Tag Archives: NaNoWriMo

The Novel That Wasn’t (But Will Be)

library-books-2The last time I wrote anything for NaNoWriMo this year was November 8. After November 9, I mysteriously lost interest in a genre-bending crime-western about four elderly women who witness a murder and can only recall the gritty details of a bad acid trip they had together in their college days in the late 1960s.

I still have that overwhelming disinterest now, as I apply for more graduate schools in the humanities, an area continually asked to justify its existence to university administrators who want higher salaries for themselves at the expense of faculty and student budgets. We’re constructed as the enemy, put on watchlists by paranoid Internet users, and made to be reminded that our pursuit of art is a waste of time in a fastpacedgrabitall economy. What good is an MFA to a post-apocalyptic society struggling to save the last bee colony? What good is a genre-bending novel to a pipeline oil leak? In a few years, will we even be publishing novels?

So I put it aside. I was also busy studying and teaching. I want to enjoy the rest of my education; I don’t know if I’ll have an opportunity to enjoy it again. It’s a lot of work for little, if any, profit. I’m lucky I have no student debts, but every time I look at the news, I can’t help but feel that I’ve squandered my education for a pursuit that now only exists to sustain itself. The power of the written word has betrayed us. The written, texted, tweeted word can be undeniably a lie, and people still believe it. Meanwhile, if a poem goes viral, it only reaches the people who already love it.

I still have the urge to write, though. I enjoy it, when I manage to find the time and peace. Even this meager blog is satisfying. It’s work, pleasurable work, but it can’t exist only for me. The most successful writer, as I’ve heard, is the one who can write a story and put it in a drawer forever. Until I reach that level of inner peace, I need an audience. Maybe this post will reach someone who needs it, or at least enjoys it. Probably not. I want to be realistic about my prospects, but the pleasure I derive from writing propels me forward through this muddy, hopeless, disgusting month.

I’ll get back to my novel soon. I don’t think a genre-bending novel will make a difference, but if I ever stop writing, the anti-intellectuals win. If they want me to justify my existence as a writer, reader, and academic, I’ll have to give them one hell of a novel full of well-written dynamic characters and compassionate portrayals of inner conflicts and meticulous attention to the beauty of environmental and historical landscapes. I’d rather write hopelessly than not at all.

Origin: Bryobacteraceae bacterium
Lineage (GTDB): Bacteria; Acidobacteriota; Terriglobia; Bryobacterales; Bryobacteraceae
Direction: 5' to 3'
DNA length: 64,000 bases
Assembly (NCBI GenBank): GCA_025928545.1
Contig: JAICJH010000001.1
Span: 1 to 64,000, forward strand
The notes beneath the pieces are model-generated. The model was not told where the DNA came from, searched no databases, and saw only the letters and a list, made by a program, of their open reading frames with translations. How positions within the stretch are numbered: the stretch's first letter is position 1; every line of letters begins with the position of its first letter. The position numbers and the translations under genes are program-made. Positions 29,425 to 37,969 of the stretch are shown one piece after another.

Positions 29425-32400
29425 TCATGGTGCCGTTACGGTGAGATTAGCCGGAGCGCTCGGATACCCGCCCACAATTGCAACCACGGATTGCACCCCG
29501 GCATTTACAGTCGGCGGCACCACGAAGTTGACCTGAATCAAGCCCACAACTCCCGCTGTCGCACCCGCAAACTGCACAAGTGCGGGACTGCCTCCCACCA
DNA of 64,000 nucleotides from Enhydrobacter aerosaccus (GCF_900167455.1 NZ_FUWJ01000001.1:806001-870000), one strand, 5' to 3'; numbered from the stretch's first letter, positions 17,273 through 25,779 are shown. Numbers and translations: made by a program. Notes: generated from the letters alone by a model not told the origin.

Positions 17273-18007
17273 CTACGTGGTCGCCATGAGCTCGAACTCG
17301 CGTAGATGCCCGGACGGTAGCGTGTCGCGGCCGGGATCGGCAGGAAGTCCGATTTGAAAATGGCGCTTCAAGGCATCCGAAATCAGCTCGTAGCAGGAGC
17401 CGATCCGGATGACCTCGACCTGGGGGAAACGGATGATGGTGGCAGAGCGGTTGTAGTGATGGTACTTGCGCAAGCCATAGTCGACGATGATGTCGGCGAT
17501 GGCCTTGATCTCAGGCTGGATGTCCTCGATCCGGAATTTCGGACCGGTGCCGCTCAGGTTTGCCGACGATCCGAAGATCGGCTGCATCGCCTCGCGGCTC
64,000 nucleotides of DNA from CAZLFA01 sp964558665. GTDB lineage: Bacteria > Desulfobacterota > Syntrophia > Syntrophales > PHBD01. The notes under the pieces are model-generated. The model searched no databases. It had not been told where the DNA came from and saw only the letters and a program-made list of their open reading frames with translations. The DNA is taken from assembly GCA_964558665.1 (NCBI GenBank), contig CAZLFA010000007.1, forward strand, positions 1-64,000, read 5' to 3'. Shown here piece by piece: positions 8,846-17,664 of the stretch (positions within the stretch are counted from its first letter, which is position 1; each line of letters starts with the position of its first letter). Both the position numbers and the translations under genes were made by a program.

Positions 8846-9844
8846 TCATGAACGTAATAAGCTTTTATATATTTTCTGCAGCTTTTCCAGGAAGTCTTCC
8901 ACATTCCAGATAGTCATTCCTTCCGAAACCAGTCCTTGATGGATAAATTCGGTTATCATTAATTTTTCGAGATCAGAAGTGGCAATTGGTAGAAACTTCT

-jk

Nobody Actually Has Time to Write a Novel (But We Do It Anyway)

train-1November 1 kicked off the beginning of National Novel Writing Month, or NaNoWriMo, the long-standing tradition in which writers and readers alike decide to write a novel (or 50,000 words at least) during the month of November. The idea isn’t to have a novel finished by December 1, but to have written enough of a first draft of a novel (or memoir or novella even) to build on during the next year, something to return to and tinker with at a more casual, realistic pace.

Writing at a bout 1600 words a day, writers might finish. Most don’t. I’ve only finished once, and I was a very sleepless college freshman, full of ideas and not much else. Now, I’m a graduate student in English. Now, I’m full of ideas and stress, and not much else. I have deadlines to meet, books to read, authors to research, research to catch up on, and workshop material to write. I have classes to teach and a full 13 credit hours of graduate coursework to focus on, as well as graduate applications and a brand new hip flask to make proper use of. Do I really want to add the pressure of a novel to that?

The answer, of course, is no. But I’m doing it anyway. I don’t expect to finish, even if I write during all of Thanksgiving break. Even when I inevitably don’t meet the standard 50,000 words, I’ll still have a novel draft to tinker with in 2017. Like many writers across the globe, I’m enjoying more ambition than I can justify having, and the companionship of fellow writers struggling near me.

So, to my fellow November-long novelists, I wish you luck and sudden bouts of free time. Say goodbye to your loved ones and the prospect of having clean dishes. It’s noveling season.

-jk